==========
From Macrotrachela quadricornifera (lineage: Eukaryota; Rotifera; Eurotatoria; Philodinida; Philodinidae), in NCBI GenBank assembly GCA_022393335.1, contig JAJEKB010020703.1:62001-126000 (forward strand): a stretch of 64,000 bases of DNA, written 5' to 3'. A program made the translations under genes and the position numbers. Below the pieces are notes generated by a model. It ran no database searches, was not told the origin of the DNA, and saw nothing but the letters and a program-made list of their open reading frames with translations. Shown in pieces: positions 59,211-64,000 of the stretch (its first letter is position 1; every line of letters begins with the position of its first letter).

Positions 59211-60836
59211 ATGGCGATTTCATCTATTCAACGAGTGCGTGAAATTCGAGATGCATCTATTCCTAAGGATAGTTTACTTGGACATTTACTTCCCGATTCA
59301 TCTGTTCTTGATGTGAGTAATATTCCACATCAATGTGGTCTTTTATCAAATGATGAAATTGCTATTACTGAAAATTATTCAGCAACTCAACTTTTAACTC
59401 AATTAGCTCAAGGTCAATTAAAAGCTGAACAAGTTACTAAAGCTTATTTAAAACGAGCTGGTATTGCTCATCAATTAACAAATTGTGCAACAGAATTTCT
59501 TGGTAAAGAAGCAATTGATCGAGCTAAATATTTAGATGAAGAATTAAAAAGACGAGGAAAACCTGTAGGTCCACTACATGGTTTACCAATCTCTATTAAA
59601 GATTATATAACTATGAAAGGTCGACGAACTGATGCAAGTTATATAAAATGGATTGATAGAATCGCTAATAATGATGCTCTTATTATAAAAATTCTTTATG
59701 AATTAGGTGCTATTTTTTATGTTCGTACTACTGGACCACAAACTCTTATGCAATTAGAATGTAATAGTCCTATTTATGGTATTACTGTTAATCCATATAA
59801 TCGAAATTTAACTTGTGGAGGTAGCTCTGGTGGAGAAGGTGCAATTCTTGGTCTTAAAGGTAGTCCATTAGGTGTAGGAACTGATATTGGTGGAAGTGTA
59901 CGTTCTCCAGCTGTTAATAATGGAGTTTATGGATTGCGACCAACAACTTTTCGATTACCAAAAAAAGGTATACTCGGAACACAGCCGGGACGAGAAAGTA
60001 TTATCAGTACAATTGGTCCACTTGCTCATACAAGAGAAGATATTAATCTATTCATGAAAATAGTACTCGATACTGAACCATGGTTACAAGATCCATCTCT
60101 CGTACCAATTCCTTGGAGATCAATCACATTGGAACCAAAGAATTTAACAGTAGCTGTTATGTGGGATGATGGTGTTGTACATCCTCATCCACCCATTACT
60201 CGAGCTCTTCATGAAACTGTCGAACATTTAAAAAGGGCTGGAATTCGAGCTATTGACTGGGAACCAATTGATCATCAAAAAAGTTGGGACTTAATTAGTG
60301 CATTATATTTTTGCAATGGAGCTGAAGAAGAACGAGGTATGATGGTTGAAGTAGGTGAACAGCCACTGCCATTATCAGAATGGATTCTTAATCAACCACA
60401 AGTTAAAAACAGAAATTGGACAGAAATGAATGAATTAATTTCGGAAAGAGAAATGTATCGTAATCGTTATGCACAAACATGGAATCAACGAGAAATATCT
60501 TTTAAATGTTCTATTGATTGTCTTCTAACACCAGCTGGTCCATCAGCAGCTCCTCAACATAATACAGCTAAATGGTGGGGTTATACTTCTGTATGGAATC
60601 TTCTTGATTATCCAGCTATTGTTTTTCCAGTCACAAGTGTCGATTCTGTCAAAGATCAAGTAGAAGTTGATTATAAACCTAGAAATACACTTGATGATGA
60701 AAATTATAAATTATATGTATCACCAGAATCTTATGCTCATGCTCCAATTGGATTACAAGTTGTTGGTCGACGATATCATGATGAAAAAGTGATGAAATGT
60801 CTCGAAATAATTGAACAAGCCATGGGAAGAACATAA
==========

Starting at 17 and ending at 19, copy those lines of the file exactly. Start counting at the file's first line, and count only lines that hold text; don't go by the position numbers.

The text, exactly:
60601 TTCTTGATTATCCAGCTATTGTTTTTCCAGTCACAAGTGTCGATTCTGTCAAAGATCAAGTAGAAGTTGATTATAAACCTAGAAATACACTTGATGATGA
60701 AAATTATAAATTATATGTATCACCAGAATCTTATGCTCATGCTCCAATTGGATTACAAGTTGTTGGTCGACGATATCATGATGAAAAAGTGATGAAATGT
60801 CTCGAAATAATTGAACAAGCCATGGGAAGAACATAA